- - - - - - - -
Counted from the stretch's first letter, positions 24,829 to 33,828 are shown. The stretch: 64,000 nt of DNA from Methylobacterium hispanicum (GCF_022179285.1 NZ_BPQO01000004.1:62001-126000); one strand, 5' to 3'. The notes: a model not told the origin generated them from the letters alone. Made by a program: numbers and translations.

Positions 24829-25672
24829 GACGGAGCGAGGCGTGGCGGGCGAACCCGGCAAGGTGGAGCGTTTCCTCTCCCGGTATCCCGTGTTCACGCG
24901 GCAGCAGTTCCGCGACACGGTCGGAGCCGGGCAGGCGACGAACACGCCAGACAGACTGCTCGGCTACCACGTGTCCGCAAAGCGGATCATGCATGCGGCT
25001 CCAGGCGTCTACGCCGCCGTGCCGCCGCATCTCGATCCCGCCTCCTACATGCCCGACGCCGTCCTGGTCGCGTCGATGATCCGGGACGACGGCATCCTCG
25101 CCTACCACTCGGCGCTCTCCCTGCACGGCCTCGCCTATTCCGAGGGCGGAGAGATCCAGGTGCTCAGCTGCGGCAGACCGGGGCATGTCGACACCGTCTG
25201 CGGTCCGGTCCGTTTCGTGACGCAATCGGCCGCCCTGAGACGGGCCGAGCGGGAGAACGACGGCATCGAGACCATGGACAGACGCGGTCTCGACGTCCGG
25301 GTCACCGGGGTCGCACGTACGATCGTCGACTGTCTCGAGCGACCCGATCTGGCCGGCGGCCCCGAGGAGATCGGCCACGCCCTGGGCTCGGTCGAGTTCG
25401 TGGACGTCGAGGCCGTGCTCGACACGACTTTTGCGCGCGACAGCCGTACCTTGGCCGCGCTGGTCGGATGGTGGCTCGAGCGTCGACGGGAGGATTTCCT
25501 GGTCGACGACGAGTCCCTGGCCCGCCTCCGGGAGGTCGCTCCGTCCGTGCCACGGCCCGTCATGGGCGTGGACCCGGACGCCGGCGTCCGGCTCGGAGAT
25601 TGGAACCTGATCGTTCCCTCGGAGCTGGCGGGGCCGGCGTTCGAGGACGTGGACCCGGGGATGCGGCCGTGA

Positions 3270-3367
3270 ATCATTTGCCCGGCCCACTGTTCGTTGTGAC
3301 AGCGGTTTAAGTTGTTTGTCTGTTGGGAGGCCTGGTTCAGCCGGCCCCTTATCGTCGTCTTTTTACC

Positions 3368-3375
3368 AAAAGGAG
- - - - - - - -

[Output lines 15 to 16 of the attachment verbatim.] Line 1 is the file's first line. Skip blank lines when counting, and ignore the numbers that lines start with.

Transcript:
Positions 3368-3375
3368 AAAAGGAG